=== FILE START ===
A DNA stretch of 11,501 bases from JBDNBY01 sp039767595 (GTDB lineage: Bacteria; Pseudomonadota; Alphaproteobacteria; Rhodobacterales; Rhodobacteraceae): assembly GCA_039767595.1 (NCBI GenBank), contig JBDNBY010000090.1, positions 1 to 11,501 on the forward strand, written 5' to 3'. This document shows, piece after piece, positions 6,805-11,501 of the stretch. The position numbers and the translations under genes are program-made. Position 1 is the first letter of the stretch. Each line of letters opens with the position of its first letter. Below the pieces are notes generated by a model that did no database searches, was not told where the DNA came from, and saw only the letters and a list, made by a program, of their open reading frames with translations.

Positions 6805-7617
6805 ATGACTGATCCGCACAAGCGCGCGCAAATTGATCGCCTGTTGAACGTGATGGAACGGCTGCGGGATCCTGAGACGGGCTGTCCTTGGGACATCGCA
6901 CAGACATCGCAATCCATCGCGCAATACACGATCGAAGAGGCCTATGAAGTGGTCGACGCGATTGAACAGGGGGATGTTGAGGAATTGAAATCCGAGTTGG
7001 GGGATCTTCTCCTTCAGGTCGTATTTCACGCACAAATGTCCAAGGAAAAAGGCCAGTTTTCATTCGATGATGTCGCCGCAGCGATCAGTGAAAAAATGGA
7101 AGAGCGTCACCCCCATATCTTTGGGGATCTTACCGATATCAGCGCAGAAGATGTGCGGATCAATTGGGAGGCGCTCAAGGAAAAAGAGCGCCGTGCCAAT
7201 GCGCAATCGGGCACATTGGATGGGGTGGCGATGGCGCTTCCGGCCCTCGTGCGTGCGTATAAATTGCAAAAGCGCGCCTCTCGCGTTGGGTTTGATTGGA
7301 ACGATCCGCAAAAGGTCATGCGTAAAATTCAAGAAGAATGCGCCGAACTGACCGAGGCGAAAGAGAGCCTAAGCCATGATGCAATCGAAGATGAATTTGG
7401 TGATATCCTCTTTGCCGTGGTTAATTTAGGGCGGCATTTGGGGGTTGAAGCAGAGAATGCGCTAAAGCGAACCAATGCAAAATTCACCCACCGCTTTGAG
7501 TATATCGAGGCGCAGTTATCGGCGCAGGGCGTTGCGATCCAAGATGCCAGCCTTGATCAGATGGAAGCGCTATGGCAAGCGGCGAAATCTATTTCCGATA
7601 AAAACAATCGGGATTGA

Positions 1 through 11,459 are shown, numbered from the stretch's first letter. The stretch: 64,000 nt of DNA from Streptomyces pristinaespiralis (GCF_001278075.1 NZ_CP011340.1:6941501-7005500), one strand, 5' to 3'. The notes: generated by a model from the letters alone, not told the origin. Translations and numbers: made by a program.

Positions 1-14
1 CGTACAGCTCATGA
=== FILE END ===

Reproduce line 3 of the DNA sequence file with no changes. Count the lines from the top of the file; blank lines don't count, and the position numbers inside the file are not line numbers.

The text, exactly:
6805 ATGACTGATCCGCACAAGCGCGCGCAAATTGATCGCCTGTTGAACGTGATGGAACGGCTGCGGGATCCTGAGACGGGCTGTCCTTGGGACATCGCA